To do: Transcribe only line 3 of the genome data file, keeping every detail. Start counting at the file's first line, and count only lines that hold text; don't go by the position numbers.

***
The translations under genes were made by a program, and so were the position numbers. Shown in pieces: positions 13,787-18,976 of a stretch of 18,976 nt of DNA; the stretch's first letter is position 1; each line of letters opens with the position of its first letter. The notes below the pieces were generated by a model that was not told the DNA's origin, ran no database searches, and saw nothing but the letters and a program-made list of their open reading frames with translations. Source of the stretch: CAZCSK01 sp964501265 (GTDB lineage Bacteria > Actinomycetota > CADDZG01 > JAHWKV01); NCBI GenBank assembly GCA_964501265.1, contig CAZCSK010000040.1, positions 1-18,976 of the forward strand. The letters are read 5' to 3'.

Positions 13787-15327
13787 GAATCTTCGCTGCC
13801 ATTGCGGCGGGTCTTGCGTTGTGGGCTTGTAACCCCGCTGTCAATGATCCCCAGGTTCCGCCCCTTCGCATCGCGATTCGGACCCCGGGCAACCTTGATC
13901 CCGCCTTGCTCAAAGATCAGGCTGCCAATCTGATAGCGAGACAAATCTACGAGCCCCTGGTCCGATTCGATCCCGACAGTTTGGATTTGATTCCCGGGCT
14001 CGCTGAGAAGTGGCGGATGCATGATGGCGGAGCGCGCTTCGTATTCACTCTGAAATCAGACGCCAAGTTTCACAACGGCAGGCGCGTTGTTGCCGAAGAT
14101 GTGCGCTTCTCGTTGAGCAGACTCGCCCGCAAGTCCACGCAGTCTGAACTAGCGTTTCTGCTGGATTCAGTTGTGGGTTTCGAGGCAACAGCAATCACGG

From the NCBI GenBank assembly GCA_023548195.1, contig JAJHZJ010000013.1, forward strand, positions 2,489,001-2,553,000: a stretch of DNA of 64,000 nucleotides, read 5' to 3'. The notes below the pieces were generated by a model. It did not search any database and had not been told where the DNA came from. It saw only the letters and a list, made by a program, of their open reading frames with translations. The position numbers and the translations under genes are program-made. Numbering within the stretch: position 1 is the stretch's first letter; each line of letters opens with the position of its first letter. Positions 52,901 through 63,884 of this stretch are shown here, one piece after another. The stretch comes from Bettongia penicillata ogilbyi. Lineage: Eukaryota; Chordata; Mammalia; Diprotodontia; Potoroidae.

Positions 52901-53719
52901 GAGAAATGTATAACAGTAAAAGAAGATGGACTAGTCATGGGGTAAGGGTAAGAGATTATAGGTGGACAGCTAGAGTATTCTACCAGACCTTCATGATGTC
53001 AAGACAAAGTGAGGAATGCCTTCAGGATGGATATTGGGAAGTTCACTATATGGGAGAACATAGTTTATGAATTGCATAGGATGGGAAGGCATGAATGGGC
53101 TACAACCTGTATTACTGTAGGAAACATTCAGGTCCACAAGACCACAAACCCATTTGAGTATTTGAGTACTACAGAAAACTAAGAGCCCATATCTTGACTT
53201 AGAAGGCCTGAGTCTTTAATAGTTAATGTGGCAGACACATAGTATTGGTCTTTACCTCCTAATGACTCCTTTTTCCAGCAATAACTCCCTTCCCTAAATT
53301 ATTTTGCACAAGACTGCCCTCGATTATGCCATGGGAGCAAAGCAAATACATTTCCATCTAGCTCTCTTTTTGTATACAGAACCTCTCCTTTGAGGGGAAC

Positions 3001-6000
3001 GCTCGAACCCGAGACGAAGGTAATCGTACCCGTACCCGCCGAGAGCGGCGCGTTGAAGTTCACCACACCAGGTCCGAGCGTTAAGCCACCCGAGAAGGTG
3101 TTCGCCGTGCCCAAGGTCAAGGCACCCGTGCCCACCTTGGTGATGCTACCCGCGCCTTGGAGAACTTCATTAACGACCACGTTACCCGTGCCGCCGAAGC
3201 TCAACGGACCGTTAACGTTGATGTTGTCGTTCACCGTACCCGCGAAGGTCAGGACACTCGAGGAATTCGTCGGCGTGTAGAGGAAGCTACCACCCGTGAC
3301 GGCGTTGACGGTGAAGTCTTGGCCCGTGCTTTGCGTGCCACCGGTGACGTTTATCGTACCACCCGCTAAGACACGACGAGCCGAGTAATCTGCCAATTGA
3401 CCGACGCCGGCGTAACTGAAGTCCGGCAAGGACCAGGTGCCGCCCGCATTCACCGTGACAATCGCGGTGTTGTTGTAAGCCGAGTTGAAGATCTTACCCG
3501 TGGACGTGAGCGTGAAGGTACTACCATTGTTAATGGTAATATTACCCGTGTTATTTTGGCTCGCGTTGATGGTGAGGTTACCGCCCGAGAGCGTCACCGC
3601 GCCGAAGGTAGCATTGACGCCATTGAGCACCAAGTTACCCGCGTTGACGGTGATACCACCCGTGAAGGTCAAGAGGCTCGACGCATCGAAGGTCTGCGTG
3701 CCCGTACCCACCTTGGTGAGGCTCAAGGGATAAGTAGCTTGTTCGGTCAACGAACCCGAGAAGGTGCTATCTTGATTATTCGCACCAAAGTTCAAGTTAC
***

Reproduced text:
13787 GAATCTTCGCTGCC